The week before the DOMA ruling I braced myself for anything. My wife is a judge, so I knew the law was in our favor. I also knew how courts can sneak around the law. I told myself I didn’t care, not personally. I told myself my relationship was more than a piece of paper. I reminded my self of my mother’s mantra: the best revenge is a well-lived life. I had that.
Then the morning of the DOMA ruling I woke to a text from my wife who was already up and off to work. “Will you marry me?” it read. And I realized I did care. Hugely. I want a marriage that is recognized on par with my parents’, my friends’, and my colleagues’ marriages.
I want that for me, but more importantly I want that for every twelve-year-old kid who is feeling the first intimation of sexual attraction and realizing it’s for the same gender. I want gay marriage for the kid I once was and for every LBGT child that follows after me. I can survive without the symbolic approval gay marriage provides because I am grown with a wife and friends and family who love me. But there are people out there for whom this symbol is the first real benediction. It is the first time our country has really acknowledged the full humanity of LBGT people and that is definitely worth celebrating.
Future Complications: Work left to be done . . .
We have ruled Section 3 of DOMA unconstitutional, allowing federal recognition of legal marriage and the privileges of most federal laws and programs (power of attorney, hospital visitation rights, Social Security, veterans’ benefits, health insurance and retirement savings) but I think, rather foolishly we left intact Section 2, which allows states to deny marriages that are legal in other states.
The three major complications all deal with the leftover issue of marriage recognition being a state-by-state debate. 1) The ability to grant child custody; 2) The ability to issue marriage-based green cards; 3) Tax filing becomes more complicated in a state where same-sex marriage is NOT recognized because tax status is normally dictated by the state where you live. All of these rules are a simple matter of changing them administratively and The IRS is currently reviewing the Supreme Court ruling in order to advise on future (or amending) tax returns.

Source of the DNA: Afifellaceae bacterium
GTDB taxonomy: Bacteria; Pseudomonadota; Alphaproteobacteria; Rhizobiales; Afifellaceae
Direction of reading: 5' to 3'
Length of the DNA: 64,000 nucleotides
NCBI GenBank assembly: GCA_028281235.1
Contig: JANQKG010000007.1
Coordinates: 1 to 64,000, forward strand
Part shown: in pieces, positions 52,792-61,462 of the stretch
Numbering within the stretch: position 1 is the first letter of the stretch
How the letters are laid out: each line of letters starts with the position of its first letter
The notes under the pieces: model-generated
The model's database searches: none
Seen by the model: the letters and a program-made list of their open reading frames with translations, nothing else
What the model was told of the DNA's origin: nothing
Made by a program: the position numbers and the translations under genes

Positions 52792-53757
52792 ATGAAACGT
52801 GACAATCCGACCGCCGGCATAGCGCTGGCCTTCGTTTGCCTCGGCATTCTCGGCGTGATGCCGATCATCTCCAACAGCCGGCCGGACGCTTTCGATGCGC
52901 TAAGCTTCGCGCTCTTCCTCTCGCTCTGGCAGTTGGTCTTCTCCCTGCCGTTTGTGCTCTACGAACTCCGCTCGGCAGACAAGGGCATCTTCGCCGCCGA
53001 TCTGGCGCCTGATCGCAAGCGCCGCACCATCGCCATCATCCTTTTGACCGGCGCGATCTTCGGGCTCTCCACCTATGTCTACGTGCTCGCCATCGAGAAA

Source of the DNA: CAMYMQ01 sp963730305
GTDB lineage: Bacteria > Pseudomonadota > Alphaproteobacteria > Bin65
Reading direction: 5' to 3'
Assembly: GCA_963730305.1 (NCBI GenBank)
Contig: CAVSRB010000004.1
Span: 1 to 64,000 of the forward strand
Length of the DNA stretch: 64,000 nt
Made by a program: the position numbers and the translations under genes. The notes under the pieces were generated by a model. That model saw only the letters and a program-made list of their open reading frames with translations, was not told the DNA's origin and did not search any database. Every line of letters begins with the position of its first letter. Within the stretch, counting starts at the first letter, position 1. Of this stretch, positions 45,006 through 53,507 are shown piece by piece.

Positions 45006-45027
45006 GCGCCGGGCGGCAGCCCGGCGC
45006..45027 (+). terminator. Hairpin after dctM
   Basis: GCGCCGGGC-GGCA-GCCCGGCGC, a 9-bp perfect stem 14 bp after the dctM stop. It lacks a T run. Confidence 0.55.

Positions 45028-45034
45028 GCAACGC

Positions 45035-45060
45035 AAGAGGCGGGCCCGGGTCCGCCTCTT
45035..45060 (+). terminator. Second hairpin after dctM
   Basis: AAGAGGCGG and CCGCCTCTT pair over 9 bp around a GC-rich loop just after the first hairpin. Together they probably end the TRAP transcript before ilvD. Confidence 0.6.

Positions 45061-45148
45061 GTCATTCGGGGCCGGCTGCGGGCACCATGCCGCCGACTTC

Primarily, all of these complications have a far-reaching impact on families with children. Again, the integrity of families in same-sex couples becomes a battleground where children are concerned. The detractors outright claim or imply that children are “better off” with straight parents (“a mother and a father”) — a “study” which compares two-parent homes to single-parent homes, not gay vs. straight parenting households.
In the case of military families, DOMA being struck down is a legal affirmation and extension of repealing “Don’t Ask, Don’t Tell.” The federal government and military recognizes medical insurance, access to military facilities, and family separation allowance, all which follow the person’s military career whether or not they are stationed in a state or country where same-sex marriage isn’t legal. If something should happen to the active duty spouse during deployment, the partner left behind will be protected.
This is not the case for children of same-sex couples and it leaves a terrifying level of uncertainty if a spouse should die and the children who would naturally stay with their parents would be left in adoption limbo.
There will be anomalies of this sort that arise when offering half-measures instead of across the board equality. John Lewis, the legal director of Marriage Equality USA, boiled it down to two sentences: “Discrimination is complicated. Equality is remarkably simple.”